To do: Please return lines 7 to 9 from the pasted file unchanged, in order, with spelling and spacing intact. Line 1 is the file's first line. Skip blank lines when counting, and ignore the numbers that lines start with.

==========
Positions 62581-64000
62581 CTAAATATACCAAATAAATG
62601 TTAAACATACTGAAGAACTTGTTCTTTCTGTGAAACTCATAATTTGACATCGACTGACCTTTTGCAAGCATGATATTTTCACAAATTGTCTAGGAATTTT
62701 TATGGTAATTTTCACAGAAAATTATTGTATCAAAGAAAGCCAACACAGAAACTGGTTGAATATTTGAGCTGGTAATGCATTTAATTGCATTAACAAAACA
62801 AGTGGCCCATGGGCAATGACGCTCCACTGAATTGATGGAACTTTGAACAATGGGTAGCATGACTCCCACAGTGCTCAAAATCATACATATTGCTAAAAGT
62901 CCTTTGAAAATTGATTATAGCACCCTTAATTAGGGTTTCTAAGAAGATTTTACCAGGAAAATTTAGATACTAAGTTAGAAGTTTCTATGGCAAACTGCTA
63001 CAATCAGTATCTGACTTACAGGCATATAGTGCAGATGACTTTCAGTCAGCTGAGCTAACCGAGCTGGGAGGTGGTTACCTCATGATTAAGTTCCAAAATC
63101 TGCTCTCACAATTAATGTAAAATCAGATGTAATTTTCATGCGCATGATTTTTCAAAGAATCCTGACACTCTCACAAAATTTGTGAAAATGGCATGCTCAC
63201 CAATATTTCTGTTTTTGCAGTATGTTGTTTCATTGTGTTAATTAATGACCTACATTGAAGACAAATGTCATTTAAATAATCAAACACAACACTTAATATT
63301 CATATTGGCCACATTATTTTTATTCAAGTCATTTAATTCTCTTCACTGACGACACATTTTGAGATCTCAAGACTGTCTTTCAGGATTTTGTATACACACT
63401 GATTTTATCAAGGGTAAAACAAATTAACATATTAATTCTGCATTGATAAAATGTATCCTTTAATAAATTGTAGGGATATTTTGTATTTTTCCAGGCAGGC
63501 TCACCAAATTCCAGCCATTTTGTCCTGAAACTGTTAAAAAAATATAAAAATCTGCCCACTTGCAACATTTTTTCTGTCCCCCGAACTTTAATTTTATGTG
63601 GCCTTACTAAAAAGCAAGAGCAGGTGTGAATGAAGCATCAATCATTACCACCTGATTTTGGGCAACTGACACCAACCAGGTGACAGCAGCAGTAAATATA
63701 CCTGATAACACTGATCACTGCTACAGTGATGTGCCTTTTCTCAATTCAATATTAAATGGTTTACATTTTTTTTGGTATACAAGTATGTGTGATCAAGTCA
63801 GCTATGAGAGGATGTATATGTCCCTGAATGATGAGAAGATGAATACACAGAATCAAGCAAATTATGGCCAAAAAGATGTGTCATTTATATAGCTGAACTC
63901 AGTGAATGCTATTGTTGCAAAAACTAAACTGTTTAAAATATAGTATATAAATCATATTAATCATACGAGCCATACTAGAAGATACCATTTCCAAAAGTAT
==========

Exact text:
63001 CAATCAGTATCTGACTTACAGGCATATAGTGCAGATGACTTTCAGTCAGCTGAGCTAACCGAGCTGGGAGGTGGTTACCTCATGATTAAGTTCCAAAATC
63101 TGCTCTCACAATTAATGTAAAATCAGATGTAATTTTCATGCGCATGATTTTTCAAAGAATCCTGACACTCTCACAAAATTTGTGAAAATGGCATGCTCAC
63201 CAATATTTCTGTTTTTGCAGTATGTTGTTTCATTGTGTTAATTAATGACCTACATTGAAGACAAATGTCATTTAAATAATCAAACACAACACTTAATATT